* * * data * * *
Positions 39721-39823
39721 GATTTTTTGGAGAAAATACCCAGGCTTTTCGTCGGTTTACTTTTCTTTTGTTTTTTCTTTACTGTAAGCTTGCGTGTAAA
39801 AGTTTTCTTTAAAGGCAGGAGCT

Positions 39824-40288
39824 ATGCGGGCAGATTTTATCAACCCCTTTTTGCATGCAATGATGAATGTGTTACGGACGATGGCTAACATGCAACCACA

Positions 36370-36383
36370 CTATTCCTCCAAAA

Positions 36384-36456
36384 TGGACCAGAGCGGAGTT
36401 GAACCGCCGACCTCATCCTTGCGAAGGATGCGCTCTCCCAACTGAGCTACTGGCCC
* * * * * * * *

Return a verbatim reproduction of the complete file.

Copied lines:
Positions 39721-39823
39721 GATTTTTTGGAGAAAATACCCAGGCTTTTCGTCGGTTTACTTTTCTTTTGTTTTTTCTTTACTGTAAGCTTGCGTGTAAA
39801 AGTTTTCTTTAAAGGCAGGAGCT

Positions 39824-40288
39824 ATGCGGGCAGATTTTATCAACCCCTTTTTGCATGCAATGATGAATGTGTTACGGACGATGGCTAACATGCAACCACA

Positions 36370-36383
36370 CTATTCCTCCAAAA

Positions 36384-36456
36384 TGGACCAGAGCGGAGTT
36401 GAACCGCCGACCTCATCCTTGCGAAGGATGCGCTCTCCCAACTGAGCTACTGGCCC